FRINGE's 'World's Apart' Brings The Beginning Of The End [Recap]

Let’s get this out of the way first: I’m dumbfounded about the way this week’s episode of FRINGE ended. Yes, I realize it’s bad reviewing to say, “Well, I would have done it this way,” but the set up was so blindingly clear, I feel something must have changed in the eventual execution of the episode. Here’s how things played out, and how I thought they were going to play out (and then we’ll jump back and give a little more context):

David Robert Jones is trying to collapse the two universes into one, in order to become a new god of physics or something. He needs some sort of safe area, a central zone for the coming temporal storm; a place he can hide out while two universes implode, before he becomes Noah, with his arc full of genetic monstrosities. The two Fringe Divisions, after exhausting every other option, decide to shut down The Machine that keeps the Bridge between their two Universes. This means that Earth-2’s healing will stop, the two Universes will no longer be connected, and potentially, Peter will disappear (at least Walter thinks so, though we know better).

As the clock ticks down to a third set of earthquakes that will definitely trigger the universal implosion, Walter - using Peter’s DNA - powers up the machine: it needs to reach 100% power before it can be shut down.

HERE’S WHAT HAPPENED: The Machine reaches 100%, and with time left on the countdown clock, Earth-2 disappears from the Bridge. They’ll miss them. Peter doesn’t disappear. The end.

HERE’S WHAT I THOUGHT WOULD HAPPEN: The Machine reaches 100%, and just as the two Fringe teams wonder whether they’ll be able to stave off destruction, a door opens in the Bridge. In walks David Robert Jones, followed by a menagerie of genetic monsters... Because if you were going to have an eye of the storm, wouldn’t it be the Bridge that connects two worlds? And wouldn’t you need the Machine at full power to act as the focal point of universal collapse? The clock reaches zero, the implosion begins, and right in the middle are all our bad guys, and all our good guys. Cue credits.

Again, I realize this is now just a pleasant bit of fan fiction, but that some variation on those events didn’t happen is gobsmacking to me, considering how much the episode seemed to be setting up some variation on the scenario. I imagine, given we have two episodes left, the Producers and writers decided instead to focus on the emotional scenario of saying goodbye to Earth-2. Additionally, because they were well into finishing this episode before the announcement of Season Five, I also imagine there was a certain level of tidying things up before they go, so they can spend the last two episodes focusing squarely on “our” Fringe Division (sorry, Lincoln Lee).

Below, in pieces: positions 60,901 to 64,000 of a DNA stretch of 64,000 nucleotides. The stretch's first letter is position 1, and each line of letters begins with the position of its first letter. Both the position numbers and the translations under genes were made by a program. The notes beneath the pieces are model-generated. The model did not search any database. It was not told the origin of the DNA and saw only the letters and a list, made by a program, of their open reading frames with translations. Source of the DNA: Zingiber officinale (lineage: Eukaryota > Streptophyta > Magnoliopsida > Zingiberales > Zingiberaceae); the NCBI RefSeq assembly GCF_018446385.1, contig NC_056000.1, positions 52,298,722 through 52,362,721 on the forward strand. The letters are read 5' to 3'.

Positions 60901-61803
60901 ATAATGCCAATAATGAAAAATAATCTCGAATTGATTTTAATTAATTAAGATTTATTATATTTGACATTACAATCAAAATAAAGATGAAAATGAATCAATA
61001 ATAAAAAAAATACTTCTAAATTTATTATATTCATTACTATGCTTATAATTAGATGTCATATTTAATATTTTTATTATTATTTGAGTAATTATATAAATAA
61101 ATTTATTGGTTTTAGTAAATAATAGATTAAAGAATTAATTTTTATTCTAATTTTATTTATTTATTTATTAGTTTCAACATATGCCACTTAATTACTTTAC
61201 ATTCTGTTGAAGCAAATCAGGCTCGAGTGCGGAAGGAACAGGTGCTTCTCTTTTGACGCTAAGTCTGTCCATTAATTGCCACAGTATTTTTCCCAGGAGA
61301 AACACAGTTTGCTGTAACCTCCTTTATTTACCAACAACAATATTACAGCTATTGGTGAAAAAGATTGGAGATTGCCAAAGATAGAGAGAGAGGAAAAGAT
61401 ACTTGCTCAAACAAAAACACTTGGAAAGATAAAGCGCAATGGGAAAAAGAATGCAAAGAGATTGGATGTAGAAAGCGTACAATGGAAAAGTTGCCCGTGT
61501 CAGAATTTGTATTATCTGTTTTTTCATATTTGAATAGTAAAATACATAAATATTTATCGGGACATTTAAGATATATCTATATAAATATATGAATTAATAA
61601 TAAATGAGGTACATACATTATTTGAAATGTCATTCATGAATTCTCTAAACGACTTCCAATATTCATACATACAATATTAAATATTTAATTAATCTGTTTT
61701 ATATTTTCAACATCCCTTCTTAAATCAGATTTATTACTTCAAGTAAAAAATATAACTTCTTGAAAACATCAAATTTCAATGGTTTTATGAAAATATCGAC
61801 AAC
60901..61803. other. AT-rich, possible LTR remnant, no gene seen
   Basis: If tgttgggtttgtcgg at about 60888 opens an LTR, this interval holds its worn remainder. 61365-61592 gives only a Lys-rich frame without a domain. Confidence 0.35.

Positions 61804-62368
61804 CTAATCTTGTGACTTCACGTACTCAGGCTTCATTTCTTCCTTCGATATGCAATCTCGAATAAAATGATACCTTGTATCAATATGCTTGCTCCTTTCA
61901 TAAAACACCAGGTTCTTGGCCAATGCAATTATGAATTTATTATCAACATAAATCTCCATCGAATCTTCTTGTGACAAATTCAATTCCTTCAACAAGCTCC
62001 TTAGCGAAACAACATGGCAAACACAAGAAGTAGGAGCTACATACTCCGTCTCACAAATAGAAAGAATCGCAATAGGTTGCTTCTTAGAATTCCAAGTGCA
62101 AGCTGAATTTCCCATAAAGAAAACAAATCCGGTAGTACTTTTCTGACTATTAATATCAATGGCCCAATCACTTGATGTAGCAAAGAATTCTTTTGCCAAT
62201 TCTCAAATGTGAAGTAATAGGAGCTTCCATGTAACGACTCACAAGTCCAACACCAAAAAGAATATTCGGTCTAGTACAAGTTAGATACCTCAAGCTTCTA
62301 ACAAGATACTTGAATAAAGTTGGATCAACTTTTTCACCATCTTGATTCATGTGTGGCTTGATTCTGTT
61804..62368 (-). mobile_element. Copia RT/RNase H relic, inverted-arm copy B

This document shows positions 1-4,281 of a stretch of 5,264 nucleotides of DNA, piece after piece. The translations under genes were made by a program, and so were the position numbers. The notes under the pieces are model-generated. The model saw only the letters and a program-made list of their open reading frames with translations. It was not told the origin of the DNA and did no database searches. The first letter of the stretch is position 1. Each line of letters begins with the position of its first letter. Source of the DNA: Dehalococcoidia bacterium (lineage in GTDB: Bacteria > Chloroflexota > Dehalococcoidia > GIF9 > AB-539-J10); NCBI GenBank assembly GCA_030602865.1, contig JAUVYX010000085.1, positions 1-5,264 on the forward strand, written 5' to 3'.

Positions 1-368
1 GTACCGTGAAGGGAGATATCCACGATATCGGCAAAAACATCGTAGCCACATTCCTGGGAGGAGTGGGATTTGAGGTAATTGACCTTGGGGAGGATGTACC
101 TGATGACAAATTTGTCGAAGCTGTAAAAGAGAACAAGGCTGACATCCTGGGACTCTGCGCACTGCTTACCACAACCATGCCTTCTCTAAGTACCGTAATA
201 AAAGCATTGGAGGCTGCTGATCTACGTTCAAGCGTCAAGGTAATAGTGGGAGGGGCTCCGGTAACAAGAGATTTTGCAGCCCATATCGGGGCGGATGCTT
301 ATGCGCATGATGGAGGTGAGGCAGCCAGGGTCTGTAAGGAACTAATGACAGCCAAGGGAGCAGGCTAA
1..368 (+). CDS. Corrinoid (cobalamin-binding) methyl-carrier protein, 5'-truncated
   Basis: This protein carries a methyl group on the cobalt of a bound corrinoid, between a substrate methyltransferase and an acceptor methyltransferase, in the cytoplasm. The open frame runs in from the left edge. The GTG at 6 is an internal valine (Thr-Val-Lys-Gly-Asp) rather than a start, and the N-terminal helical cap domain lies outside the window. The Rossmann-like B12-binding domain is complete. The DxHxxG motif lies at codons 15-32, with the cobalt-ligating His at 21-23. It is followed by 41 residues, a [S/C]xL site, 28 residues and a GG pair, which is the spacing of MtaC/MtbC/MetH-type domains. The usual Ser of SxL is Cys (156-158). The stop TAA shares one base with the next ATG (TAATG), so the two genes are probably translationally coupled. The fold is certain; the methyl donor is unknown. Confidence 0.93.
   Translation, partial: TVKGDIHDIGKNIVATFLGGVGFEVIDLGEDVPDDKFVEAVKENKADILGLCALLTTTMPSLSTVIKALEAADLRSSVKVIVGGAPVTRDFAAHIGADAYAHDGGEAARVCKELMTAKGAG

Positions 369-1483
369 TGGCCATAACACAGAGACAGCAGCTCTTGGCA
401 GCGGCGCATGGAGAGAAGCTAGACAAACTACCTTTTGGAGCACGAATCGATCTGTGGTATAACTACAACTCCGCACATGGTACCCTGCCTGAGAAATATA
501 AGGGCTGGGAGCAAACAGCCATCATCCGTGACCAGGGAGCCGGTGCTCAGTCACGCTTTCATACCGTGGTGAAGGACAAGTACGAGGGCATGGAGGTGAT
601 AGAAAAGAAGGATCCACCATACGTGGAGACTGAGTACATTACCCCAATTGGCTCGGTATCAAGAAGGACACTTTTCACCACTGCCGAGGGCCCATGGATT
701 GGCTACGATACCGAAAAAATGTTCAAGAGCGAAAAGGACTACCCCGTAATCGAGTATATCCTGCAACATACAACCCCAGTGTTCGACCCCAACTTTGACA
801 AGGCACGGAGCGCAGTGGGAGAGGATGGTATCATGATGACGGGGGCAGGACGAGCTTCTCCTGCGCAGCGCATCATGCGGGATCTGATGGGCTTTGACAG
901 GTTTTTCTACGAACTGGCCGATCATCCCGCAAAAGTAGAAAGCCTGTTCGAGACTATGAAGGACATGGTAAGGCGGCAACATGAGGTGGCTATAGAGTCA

But there’s two basic, glaring facts that makes the actual execution of the episode so strange: 1) We never find out where DRJ’s safe zone was; and 2) You don’t, ever, count down to something and then have a bunch of time left before the countdown clock expires. That never happens. Ever. Can you think of a single TV show or Movie where there’s a ticking bomb, and the hero disarms it with plenty of time to go? Of course not. This, by itself, suggests to me that things changed, possibly at the last minute... Though of course that’s just a theory.

Otherwise, how was this episode? Pretty darn good, all things considered, and it all comes down to the acting. Anna Torv and John Noble in particular get to play dual roles (as does Jasika Nicole, but to a much lesser extent), and the effects - and ways the two actors differentiate between their Earth-1 and Earth-2 counterparts are alarmingly good. Sure, they have different hair, and Torv’s Earth-2 Olivia is a little too, “Eh, I’m a dude!” but whether we’re saying goodbye to these characters for real, or if it’s a feint (I’m guessing the latter), it really felt like we were saying goodbye to separate characters - and not just Anna Torv in a wig.

The clear stand-out of the episode, of course, is John Noble’s scene in the hallway, as the Walters of two worlds sit and talk for, quite possibly, the first time in the show’s history. The effects here are superb (I couldn’t help but think, “We’ve come so far since “The Parent Trap!”), but it’s Noble’s subtle tender acting, and the writing of the scene - which finds the two Walters bonding over their love of “their” son Peter - that make it something really special.

There were a few more stand-out scenes: the opening, as Cortexiphan Kidz cause earthquakes all over the world, was also extremely exciting; as was Olivia invading her friend’s mind to track him down before he caused a second earthquake - casually causing psychic bonds is like FRINGE’s bread and butter at this point. But as a whole, this felt like clearing the deck, and (hopefully) the calm before the storm.

Given that the producers thought these next two episodes might have been their last, we expect a bit of a barn-burner. And from a show that’s never shied away from big, crazy moves, our expectations are very, very high.

Movie & TV Awards 2018